In this objection, ACB raises numerous concerns with the application by Monsanto for the commercial release of the triple stacked event.

Drought tolerance is a highly complex genetic trait that cannot be addressed by single gene insertions, as shown by the lack of data backing up the applicant’s claim that this GM variety shows “improvements to yield under drought stress”. n 2016, the ACB also submitted an objectionto the extension of field trials, supported by a petition with over 20 00 signatures. In addition, 63 members of the public copied the objections they have submitted to the Registrar: GMO Act regarding these trials. Members of the public have similarly in respect to this application, signed a petition opposing these trials as well as 71 having submitted direct objections to the Registrar: GMO Act.

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Two simplified briefings introducing new GM technologies and biosafety risks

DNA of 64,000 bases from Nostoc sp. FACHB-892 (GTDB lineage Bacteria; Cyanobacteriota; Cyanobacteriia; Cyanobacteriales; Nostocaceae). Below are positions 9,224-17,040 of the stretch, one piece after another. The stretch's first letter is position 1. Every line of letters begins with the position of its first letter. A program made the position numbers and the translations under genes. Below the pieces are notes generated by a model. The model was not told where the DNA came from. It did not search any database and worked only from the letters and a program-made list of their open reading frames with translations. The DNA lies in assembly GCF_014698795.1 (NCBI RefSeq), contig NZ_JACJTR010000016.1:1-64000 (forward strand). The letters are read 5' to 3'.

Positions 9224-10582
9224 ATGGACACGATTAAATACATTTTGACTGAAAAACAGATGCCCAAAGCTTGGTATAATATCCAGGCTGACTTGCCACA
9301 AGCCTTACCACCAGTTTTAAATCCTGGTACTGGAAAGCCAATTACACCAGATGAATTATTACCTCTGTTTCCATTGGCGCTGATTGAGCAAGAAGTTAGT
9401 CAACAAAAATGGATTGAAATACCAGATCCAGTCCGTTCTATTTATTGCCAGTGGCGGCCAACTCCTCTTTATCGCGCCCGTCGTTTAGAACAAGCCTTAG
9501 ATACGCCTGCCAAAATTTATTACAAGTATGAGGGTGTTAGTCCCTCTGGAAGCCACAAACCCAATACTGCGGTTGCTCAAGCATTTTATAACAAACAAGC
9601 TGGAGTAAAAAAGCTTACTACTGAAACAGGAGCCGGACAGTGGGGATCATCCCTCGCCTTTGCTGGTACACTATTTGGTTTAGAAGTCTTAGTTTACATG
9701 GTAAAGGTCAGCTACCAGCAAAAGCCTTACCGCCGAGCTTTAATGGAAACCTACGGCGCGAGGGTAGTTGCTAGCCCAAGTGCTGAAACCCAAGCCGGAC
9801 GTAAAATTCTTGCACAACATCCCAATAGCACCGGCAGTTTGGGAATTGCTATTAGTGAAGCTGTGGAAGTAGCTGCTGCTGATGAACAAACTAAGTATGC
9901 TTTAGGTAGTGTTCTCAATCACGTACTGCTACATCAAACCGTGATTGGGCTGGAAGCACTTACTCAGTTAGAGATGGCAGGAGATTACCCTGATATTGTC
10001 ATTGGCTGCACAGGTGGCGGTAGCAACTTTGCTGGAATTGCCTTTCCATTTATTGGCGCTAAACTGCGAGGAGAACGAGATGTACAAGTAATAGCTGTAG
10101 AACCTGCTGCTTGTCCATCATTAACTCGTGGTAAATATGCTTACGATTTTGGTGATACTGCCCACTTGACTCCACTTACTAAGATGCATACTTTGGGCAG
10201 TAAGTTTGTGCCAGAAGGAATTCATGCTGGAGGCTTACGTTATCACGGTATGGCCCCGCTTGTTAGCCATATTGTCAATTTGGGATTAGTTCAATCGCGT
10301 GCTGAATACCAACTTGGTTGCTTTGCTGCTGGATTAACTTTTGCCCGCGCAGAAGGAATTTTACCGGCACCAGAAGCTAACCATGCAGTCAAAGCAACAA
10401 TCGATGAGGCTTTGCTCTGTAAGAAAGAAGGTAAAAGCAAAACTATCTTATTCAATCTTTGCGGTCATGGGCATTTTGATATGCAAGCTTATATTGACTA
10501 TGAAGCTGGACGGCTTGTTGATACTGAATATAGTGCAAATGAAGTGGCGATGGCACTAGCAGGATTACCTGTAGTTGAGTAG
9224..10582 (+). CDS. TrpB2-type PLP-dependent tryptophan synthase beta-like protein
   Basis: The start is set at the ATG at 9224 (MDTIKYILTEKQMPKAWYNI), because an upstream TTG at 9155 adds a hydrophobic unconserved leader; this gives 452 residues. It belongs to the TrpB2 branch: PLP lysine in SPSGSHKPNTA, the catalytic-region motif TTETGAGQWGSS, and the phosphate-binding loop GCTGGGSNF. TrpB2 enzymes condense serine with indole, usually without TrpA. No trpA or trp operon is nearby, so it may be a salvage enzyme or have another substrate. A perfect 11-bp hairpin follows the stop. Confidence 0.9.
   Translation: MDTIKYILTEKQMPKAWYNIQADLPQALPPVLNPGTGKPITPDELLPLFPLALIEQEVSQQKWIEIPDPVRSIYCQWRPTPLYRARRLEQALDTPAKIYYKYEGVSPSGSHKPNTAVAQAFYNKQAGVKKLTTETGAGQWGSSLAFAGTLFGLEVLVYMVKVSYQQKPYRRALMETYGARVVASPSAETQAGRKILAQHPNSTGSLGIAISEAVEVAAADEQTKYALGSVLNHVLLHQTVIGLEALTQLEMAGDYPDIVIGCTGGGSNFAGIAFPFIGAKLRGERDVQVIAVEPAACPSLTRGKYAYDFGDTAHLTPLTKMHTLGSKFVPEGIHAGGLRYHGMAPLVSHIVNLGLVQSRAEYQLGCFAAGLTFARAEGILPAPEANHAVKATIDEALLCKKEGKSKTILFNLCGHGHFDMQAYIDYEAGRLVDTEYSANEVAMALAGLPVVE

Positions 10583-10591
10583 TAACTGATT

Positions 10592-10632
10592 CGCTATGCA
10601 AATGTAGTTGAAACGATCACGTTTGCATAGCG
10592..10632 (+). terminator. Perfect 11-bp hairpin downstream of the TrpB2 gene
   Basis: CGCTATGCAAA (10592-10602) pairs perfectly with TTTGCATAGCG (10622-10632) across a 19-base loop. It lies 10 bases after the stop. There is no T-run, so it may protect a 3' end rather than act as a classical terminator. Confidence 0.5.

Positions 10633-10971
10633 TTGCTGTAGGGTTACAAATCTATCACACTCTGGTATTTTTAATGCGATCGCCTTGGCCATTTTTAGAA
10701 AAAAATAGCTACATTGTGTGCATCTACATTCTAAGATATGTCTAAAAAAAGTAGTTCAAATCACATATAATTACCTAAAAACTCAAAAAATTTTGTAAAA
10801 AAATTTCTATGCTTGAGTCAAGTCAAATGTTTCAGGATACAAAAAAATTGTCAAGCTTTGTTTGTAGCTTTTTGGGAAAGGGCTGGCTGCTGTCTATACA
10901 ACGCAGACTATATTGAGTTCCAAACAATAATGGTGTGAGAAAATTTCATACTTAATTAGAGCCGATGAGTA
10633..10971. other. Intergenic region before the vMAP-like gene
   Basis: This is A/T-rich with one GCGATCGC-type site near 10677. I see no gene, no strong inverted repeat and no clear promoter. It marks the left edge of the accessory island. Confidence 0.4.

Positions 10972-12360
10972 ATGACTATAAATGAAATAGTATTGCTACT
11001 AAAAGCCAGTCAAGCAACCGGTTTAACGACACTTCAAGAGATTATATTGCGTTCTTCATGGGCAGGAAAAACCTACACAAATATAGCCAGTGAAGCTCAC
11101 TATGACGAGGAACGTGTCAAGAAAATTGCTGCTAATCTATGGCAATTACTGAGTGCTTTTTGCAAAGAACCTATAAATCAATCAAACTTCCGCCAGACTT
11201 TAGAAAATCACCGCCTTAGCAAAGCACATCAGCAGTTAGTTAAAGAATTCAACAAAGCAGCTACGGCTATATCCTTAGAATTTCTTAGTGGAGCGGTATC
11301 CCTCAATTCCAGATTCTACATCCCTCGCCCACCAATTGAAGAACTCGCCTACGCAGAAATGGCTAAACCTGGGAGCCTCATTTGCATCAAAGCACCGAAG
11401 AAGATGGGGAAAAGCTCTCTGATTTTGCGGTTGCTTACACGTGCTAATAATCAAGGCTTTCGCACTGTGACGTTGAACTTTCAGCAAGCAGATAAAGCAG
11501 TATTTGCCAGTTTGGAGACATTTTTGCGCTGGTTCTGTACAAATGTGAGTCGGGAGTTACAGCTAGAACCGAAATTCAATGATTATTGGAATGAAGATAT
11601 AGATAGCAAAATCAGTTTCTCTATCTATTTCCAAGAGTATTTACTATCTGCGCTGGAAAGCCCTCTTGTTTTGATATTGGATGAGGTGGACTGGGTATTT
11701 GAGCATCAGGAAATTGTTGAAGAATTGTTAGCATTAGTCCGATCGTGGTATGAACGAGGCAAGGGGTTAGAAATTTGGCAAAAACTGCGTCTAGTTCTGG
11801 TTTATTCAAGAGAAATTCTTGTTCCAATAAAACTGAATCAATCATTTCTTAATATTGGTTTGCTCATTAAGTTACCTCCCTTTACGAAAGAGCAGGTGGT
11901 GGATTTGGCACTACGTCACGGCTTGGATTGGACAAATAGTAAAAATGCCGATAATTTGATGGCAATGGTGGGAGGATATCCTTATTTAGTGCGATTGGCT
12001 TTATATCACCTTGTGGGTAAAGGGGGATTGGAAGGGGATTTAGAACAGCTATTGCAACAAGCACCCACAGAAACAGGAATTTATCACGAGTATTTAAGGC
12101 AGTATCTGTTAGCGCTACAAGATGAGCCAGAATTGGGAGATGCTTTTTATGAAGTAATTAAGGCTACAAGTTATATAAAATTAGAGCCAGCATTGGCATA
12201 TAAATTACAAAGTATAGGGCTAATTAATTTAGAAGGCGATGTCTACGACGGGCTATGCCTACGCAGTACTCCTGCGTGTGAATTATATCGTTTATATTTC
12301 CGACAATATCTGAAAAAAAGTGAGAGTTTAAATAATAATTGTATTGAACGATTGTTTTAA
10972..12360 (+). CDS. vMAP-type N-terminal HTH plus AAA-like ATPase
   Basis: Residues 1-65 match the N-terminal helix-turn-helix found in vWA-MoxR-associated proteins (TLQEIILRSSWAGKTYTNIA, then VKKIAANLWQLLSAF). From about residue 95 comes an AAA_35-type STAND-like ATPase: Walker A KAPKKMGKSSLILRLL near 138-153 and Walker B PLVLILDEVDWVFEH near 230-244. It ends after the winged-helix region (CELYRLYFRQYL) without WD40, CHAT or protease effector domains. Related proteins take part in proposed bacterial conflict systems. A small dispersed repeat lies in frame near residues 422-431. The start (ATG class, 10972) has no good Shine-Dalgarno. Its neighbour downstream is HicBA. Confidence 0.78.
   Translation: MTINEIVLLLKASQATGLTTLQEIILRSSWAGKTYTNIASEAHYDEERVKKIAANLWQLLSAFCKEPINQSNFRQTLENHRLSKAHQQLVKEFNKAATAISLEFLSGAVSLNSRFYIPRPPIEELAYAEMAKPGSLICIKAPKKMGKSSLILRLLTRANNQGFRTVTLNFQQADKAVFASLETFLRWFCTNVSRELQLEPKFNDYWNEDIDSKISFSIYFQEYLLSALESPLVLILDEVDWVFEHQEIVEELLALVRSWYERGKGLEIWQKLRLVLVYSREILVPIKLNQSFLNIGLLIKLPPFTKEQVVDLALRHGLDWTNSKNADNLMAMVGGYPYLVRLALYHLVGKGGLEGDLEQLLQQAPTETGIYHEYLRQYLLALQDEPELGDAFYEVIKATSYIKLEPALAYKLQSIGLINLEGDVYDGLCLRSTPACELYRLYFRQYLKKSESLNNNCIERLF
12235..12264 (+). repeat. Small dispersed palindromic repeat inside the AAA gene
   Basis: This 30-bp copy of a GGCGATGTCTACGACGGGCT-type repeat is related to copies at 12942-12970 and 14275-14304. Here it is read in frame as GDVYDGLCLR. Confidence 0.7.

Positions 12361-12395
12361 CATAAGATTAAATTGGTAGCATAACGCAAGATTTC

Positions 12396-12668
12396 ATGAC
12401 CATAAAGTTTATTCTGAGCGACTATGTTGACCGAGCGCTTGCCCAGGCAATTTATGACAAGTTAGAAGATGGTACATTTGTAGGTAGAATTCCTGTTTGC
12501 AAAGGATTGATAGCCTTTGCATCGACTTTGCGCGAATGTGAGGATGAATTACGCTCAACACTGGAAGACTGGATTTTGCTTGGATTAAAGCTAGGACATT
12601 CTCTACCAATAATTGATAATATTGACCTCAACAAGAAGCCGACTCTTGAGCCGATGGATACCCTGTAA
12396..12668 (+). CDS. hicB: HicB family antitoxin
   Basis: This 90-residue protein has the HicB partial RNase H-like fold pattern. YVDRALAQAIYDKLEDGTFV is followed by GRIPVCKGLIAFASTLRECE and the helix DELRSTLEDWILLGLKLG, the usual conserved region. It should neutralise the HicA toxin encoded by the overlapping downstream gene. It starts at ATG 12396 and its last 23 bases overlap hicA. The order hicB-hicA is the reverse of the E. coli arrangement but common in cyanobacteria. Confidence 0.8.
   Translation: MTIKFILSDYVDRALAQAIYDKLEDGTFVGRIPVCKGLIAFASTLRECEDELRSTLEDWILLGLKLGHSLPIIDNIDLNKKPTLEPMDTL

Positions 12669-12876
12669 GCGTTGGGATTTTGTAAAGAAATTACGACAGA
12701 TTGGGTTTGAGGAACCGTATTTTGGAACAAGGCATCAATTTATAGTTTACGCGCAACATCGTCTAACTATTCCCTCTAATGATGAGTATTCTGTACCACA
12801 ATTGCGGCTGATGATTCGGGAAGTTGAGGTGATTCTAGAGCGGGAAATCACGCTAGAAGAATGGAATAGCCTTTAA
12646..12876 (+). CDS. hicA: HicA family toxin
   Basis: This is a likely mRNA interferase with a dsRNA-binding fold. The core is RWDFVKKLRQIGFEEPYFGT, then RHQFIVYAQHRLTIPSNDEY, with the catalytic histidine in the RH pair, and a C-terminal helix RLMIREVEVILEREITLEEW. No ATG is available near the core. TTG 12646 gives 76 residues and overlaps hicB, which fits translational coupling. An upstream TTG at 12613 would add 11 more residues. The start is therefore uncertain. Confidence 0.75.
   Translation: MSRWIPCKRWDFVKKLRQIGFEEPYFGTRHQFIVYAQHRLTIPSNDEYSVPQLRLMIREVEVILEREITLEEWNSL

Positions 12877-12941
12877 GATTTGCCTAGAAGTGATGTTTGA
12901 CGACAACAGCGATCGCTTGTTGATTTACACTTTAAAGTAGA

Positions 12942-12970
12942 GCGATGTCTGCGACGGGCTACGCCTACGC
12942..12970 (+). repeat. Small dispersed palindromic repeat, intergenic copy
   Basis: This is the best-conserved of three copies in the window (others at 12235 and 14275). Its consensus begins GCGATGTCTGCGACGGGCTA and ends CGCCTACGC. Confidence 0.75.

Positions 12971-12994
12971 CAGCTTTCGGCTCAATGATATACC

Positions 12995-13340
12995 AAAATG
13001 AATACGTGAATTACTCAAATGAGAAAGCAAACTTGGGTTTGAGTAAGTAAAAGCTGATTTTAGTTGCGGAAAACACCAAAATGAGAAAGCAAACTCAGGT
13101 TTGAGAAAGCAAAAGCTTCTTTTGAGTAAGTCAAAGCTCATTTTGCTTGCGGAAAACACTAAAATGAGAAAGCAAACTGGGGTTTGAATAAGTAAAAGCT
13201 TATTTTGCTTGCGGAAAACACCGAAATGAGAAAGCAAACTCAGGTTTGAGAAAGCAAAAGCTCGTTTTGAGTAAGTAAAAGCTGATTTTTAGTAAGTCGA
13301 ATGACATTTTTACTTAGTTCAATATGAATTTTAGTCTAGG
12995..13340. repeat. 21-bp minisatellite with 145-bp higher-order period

These reports introduce the novel techniques already being employed, or in development and their associated biosafety concerns that go against the claim that crops developed with these methods are technological progress in ‘precision’ and ‘safety’. Further described is the utilisation of RNA interference, an epigenetic process that is already being employed in commercialised crops. Despite not being a novel technique under discussion for GM legislation, the utilisation of epigenetic processes based on RNA interference deserves special consideration for biosafety discussion.

Download Plant Breeding report

Download the Gene Editing report

Agroecology versus Industrial Agriculture

These graphics, captured in an easy to read and visually informative manner, illustrate the stark difference of practices and values between the current industrial food system and agroecological food systems.

It is clear that the industrial model is unsustainable, lacks nutrition, destroys livelihoods, and is an unsuitable model as we move into an increasingly uncertain future.

We need radical reforms in agriculture and food systems, which are ecologically and socially just, and ensure safe, healthy, and nutritional food for current and future generations.

Afrikaans | English | isi-Xhosa | isi-Zulu | Sesotho

New Lobby document from ACB: transitioning out of GM maize in SA